What became apparent and exposed in this call to activism was the illusion of black unity in the slogan "Black Lives Matter". In this national attention on the black community, a cluster of cavities were brought to light. Under the umbrella of "Black lives Matter" and this grand attempt to confront the system of oppression, the underside of this community found itself in an egocentric predicament. We witnessed the sub-oppressors within the black community emerged sanitised in fragility, and what should have been a time of building critical frameworks was instead a time for exorcising the less powerful. The narrow lens which we inherited from the oppressor saw a large portion of our community's vexation with the idea of oppression being multi-dimensional. They only prioritised white supremacy, and the audacity to problematise any other system was seen as a distraction from the fight. This ideology is soaked in patriarchal domination, promoted by a group within our community that are desperate to assimilate whiteness. They are against white supremacy because it's the only structure they feel stands in the way of their turn to dominative power. They are positioned within our community as if their main objective is liberation for all. However, their protective drapes are brought down when anyone in our community tries to challenge the binaries of capitalist oppression, which to them makes their narrow fight more intricate. The irony is none of these fights for freedom are singular, they are intersected, and you can't remove one without the other. If we honour the complex layering involved in identity make-up, we can then detach from our fear of collectivism. When self-seeking, freedom becomes subjective; therefore, the meaning of freedom becomes an individual agenda and not for the benefit of a whole community. For example, a Black trans person, found in the social-economics of the under-class, will be oppressed under a host of structures - and so when they say "Black Trans Lives Matter" they are in no means against or distracting form the Black liberation fight. They are in fact the poster child for the Black liberation fight. Understanding that white supremacy is one pillar amongst others (gender and capitalism etc.) oppressing them – will allow a broader meaning of freedom for our community. 



So, in a time of wishful unity, I realised how difficult it is to naively believe race is all that is needed to unify us in the fight for freedom. However, in these 8 minutes and 46 seconds, I recognised that unless we denounce individualism and problematise the systems plaguing all our community – finding freedom will always be a subjective reality. We need to return to communalism, and the process in getting there will involve critical thinking and engaged pedagogy. There, in that moment, when we become subjects, we will find that the solutions for freedom will present themselves.

Nostalgic LOVERS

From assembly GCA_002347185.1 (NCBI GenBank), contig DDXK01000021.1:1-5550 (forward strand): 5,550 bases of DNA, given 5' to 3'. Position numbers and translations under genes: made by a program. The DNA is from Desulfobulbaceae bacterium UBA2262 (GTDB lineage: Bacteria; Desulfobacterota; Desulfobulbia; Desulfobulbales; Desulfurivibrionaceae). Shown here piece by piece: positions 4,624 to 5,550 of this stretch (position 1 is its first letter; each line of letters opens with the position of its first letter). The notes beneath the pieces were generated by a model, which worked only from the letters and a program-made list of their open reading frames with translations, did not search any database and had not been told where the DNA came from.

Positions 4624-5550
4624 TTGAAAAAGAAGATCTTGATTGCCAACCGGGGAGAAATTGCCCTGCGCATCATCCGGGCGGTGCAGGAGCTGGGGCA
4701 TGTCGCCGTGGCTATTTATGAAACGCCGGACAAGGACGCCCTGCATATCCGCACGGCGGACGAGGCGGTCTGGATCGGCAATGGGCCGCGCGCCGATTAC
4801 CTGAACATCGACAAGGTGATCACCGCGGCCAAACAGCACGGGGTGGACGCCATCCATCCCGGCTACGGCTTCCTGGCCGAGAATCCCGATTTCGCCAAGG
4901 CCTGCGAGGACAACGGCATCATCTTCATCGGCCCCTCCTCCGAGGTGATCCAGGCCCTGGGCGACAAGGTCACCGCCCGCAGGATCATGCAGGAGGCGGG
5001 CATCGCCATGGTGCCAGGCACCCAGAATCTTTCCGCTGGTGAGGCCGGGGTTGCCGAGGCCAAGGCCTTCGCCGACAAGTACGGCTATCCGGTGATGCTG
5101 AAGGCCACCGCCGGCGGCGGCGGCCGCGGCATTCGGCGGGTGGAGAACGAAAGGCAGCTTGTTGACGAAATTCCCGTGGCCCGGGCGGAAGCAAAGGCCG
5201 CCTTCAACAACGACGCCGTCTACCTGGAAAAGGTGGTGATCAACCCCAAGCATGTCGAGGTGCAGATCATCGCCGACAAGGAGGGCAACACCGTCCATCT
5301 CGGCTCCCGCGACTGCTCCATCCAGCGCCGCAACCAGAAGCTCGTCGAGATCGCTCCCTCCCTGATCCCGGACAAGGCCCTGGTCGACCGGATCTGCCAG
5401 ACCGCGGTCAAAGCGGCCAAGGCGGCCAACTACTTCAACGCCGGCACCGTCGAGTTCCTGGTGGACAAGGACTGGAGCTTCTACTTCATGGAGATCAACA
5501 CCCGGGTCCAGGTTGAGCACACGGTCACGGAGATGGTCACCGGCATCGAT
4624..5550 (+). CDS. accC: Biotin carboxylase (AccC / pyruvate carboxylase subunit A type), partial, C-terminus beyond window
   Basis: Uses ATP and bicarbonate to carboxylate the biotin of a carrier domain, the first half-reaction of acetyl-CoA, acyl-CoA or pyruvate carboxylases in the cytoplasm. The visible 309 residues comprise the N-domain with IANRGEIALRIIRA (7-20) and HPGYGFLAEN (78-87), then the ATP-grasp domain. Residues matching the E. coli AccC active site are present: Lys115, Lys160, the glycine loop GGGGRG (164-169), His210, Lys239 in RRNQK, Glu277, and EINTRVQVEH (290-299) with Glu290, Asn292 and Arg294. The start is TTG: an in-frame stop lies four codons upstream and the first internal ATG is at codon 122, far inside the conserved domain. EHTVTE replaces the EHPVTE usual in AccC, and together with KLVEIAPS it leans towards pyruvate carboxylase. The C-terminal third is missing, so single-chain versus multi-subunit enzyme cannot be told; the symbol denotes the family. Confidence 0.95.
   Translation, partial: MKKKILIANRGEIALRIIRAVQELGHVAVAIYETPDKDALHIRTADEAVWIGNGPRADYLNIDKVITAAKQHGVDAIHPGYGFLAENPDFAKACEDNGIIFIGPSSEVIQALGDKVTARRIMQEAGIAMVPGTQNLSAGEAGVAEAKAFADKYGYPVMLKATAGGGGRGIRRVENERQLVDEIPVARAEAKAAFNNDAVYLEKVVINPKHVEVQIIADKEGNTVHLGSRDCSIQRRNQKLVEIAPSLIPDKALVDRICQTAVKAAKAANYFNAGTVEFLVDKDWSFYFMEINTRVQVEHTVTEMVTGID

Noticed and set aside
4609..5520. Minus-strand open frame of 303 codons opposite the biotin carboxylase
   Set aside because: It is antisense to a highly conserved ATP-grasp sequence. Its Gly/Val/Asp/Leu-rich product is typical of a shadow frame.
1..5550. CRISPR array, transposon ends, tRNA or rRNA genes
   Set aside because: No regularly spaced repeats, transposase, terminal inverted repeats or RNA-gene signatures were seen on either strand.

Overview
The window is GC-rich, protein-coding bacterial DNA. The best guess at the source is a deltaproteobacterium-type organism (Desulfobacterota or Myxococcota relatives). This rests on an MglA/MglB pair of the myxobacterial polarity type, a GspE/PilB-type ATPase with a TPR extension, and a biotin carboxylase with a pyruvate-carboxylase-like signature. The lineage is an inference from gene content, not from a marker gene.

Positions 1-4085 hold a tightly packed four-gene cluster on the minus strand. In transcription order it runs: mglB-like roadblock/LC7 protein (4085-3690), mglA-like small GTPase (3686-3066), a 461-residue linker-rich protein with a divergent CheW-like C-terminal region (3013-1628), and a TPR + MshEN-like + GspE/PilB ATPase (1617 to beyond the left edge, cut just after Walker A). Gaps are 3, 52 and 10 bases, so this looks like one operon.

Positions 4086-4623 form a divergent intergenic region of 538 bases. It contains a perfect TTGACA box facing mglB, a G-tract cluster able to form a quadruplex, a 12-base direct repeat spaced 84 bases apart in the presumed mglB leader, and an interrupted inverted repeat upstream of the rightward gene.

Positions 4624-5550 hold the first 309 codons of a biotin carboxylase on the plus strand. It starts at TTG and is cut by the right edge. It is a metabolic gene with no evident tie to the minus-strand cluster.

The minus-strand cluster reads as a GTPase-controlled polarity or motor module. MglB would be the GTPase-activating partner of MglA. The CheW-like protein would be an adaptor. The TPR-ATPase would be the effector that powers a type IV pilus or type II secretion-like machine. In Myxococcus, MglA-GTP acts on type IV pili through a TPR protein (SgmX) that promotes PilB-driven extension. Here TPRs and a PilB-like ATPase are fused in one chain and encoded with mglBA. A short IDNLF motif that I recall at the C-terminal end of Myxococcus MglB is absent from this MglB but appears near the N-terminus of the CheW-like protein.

Stylist: Kai Cornwall 

Photographer: Joel Bailey 

Models: Tinashe and Valentina 

Editorial exploring new love and old romanticism. 

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For Us That Hide From Touch / I Reach For You In Dark Spaces

'For Us That Hide From Touch / I Reach For You In Dark Spaces', a new poem from Olivia Douglass, is a lyric exploration of self-understanding. A dive into the world of erotic knowledge, dissociation and the cultivation of new ways to feel and share. 

Olivia Douglass is a writer and artist based in London. Their work spans the genres of poetry, verse/lyrics essays, short fiction, and live literature focusing on race, sexuality and language. Their live readings convene these textual explorations, each reading is rooted in the practice of rhythm and shared space as continuation of ancestral storytelling. They performed earlier this year at our last live event FEM FESTIVAL 3 at the Yard Theatre and are back to share some brand new work with FEM.  

finding aschel

In conversation with writer Aschel St Ville

 Interviewed by Krystle Amoo

Image by Precious Opara



My name is Aschel St Ville. 





Current Location / where you reside:

Brooklyn, New York


What is your heritage, and has it influenced your writing? 


I am originally from an island in the Caribbean called Dominica. I lived there for the first 19 years of my life. I think a lot of my writing and experiences stem from my life growing up in a small village on an island. 


What is the story behind the use of your alias SabrinaJpoetry? 


So, when I first started having the desire to share my work with others, I wanted to be anonymous. There were two reasons for this I wanted people to give an honest perspective of my writing, so I wanted to make sure that my work was being seen by strangers. Additionally, I knew I was going to be very transparent and I wasn't ready to be that vulnerable with people who know me. 


How did you discover your gift of writing?


I think I have always loved to write but when people started giving me positive feedback on my work, I started seeing it as something that I am good at.


What was your motivation behind releasing a book?